‘It’s already rowdy’: Residents unhappy with plans for 5,000-strong events at Hampstead Heath beauty spot

Hampstead Heath pergola. Photograph: Peter O’Connor / Wikicommons

String quartets could serenade couples as they make their wedding vows at a hidden corner of Hampstead Heath built by a wealthy industrialist.

The City of London Corporation has applied for a live music licence for events for up to 5,000 people at the Hill Garden and pergola in the West Heath off Inverforth Close, near North End Way.

The romantic spot “was the dream of William H Lever, later Lord Leverhulme, a wealthy idealist, patron of the arts, architecture and landscape gardening; and Thomas Mawson, the celebrated landscape architect”.

The Corporation said music will mainly be played by a “string quartet or other supporting/complimentary music befitting the venue” as background music at wedding ceremonies and drinks receptions.

It wants to play live and recorded music and serve alcohol outdoors between 10am and 9pm, or until dusk in the winter months.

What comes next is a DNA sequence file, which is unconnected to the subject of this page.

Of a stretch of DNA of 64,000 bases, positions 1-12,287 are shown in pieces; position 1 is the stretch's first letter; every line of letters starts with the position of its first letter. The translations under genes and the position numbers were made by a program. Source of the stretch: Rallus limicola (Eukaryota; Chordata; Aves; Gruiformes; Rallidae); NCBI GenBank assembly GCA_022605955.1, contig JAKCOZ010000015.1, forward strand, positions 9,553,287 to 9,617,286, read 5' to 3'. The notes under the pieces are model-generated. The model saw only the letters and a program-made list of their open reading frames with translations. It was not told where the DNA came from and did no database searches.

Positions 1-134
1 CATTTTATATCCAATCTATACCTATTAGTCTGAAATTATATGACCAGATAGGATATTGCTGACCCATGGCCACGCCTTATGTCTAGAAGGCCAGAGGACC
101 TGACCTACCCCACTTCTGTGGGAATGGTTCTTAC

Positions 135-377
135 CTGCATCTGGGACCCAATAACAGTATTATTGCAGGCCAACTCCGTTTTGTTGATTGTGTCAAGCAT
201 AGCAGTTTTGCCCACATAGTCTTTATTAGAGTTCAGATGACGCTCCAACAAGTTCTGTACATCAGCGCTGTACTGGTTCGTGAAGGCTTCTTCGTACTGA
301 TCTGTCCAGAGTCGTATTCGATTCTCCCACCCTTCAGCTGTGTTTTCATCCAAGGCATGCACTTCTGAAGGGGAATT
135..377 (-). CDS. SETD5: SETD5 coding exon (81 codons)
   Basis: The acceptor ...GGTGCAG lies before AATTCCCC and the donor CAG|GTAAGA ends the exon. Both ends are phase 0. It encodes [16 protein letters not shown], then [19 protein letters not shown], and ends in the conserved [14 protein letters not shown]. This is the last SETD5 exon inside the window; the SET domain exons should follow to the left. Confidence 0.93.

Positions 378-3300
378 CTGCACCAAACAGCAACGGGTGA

The City of London said events will be invite-only and staff serving alcohol will be trained about licensing rules. No drinks will be stored on site.

Events will be scheduled to avoid artificial lighting and “noise levels will be supervised by staff/contractor’s staff at all times and be in keeping with the site’s location within the parkland setting”.

Its application comes before Camden’s licensing committee on 23 February.

Some residents who live nearby said wedding celebrations are a disturbance.

One of them told the council: “These weddings cause noise, nuisance and disturbance to the residents and owners of Inverforth House.”

Residents asked for the number of attendees to be limited to 2,000.

Peter Goodkind, the director of Inverforth Close (Management) Company Limited, wrote to Camden’s licensing committee: “Weddings in Hill Gardens are a comparatively new event. They already cause a high level of noise affecting our enjoyment of our own properties. An alcohol and live music license will have an adverse negative effect on the area and all houses in Inverforth Close.”

He said the area was already suffering from “rowdy and noisy” after-hours gatherings when crowds get into the park even though it is closed and the Heath Constabulary “are called out on a regular basis”.

In a response to residents, the City of London said it was looking into reports of trespassing.

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